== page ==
even the most solid of arrangements. Given the fluid political and economic condition of Russian society, Russian democracy could be the victim at any time of a military coup or an anti-Western government, coming into power by ballot or by force. The centrifugal currents operating in the old Soviet empire have not run dry, and the potential for more conflicts between Moscow and the former Soviet republics remains alive in 1995. NATO's presence, even in an attenuated military form, is an insurance against a new anti-Western campaign on the part of inflamed Russian nationalists.
Even if Russia becomes comfortable with NATO next door and accepts a supportive treaty with the Western Allies, security in Europe does not automatically follow. The rising militancy of Islam not only might topple secular Arab regimes but could affect the northern as well as the southern littoral of the Mediterranean. France and Italy may be affected. And it is not beyond the realm of possibility that Greece and Turkey, both members of NATO, might fall out in an even more dangerous fashion than they did over Cyprus in 1974.
But there is another centripetal force undergirding NATO in the mid- 1990s and that is the role of a powerful united Germany. While German democracy is as assured as that of any of its neighbours, its very size creates problems. Its dominant role in the European Union is one fact for slowing the unification of Europe. In this context the American component of NATO is a counterbalance to the authority of Germany in the alliance. The allies rarely publicize this issue, but the allies in NATO remember the "pledge" of 1949, and show no signs of wishing to remove this link. The downsizing of American and European forces in the alliance is not accompanied by demands for the expulsion of American troops. Nor is there any sign that any member intends to exercise its right to remove itself from the treaty under Article 13.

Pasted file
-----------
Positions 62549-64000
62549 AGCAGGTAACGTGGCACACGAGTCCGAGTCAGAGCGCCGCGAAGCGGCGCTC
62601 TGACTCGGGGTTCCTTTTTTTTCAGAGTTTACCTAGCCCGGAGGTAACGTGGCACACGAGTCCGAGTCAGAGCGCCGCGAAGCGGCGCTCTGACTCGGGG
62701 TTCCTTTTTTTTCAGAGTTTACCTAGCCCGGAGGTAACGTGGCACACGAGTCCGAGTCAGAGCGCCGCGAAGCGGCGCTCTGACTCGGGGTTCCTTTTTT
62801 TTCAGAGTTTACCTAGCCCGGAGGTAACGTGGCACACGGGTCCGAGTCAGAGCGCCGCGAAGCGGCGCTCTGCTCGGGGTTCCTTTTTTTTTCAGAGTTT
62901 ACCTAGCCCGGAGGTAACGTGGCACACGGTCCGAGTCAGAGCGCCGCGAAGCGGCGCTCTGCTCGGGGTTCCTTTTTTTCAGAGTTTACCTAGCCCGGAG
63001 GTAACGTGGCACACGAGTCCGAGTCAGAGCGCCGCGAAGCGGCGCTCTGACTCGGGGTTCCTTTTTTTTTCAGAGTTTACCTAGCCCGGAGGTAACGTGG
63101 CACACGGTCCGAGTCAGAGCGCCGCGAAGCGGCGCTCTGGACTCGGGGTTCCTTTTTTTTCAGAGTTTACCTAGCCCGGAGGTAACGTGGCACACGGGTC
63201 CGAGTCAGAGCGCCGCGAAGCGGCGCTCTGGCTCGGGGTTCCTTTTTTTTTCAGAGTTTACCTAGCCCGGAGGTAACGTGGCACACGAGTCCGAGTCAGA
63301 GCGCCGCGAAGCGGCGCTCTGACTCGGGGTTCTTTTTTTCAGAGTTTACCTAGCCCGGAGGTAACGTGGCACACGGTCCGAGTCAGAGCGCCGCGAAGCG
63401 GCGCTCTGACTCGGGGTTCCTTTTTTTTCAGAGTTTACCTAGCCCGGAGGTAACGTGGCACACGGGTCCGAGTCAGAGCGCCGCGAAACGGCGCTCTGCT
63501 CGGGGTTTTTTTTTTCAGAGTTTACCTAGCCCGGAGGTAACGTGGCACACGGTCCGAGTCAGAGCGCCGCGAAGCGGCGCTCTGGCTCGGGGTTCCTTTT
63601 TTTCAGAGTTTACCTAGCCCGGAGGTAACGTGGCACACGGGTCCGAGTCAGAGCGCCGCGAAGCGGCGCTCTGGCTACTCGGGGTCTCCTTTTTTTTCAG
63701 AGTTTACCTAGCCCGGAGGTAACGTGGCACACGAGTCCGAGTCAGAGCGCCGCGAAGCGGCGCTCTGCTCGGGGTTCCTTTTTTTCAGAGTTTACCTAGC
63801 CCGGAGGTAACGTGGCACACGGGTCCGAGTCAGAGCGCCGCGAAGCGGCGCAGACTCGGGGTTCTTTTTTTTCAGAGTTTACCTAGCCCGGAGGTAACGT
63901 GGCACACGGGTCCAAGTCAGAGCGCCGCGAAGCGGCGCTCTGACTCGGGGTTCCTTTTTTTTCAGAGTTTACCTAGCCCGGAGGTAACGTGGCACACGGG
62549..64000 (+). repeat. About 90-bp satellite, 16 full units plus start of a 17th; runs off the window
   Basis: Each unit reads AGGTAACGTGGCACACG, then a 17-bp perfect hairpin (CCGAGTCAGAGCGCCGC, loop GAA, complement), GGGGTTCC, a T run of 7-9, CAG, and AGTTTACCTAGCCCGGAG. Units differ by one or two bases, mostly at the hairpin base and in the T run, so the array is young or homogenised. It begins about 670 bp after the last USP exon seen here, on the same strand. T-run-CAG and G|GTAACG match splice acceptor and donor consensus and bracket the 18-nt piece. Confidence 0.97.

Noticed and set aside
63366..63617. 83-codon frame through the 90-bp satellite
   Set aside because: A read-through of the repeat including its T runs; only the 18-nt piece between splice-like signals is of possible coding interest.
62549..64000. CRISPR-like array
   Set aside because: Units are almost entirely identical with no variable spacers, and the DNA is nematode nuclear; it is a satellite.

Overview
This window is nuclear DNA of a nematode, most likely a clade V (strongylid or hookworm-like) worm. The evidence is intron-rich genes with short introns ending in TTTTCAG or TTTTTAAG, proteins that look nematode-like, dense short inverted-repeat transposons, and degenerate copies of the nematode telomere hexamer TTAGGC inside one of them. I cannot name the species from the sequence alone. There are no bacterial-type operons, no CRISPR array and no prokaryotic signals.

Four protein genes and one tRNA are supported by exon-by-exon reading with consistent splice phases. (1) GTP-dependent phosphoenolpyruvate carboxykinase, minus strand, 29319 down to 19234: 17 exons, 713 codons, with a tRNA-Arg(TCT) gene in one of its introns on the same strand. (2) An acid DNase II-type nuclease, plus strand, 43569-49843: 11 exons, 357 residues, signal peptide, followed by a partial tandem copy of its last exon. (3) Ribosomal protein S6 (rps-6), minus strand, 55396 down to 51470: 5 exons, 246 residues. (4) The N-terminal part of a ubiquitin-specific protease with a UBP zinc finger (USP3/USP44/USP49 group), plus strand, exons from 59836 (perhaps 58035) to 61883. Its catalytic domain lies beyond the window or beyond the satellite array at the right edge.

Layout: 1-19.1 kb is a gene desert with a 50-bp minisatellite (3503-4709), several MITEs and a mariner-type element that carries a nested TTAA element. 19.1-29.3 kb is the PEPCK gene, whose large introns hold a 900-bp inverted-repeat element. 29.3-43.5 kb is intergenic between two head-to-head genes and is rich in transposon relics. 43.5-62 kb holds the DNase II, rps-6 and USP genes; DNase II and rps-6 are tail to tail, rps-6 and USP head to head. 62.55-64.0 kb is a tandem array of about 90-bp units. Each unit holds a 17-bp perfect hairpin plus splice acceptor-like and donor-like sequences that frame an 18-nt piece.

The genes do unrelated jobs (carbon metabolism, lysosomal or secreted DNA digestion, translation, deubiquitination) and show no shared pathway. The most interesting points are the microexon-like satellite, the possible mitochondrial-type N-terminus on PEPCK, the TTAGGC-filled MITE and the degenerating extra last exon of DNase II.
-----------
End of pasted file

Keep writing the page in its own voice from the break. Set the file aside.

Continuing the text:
If the American connection remains important for Europe today, does it follow that the European entanglement is still in America's national interest? While there are voices in the United States which from time to time speak out about the Pacific region replacing the Atlantic, or about the high cost of the Atlantic burden, the consensus of both political parties is that a return to isolationism, even if possible, would be self-destructive. The American stake in European stability is as vital today as it was during the Cold War. The mechanisms within the Alliance may change. It is not unreasonable to assume greater European responsibility in the future, possible symbolized by a European SACEUR, as some American commentators have observed over the past generation. But such changes need not involve an abandonment of Europe. Breaking entangling ties with Europe now would threaten what historian John Lewis Gaddis has called "the long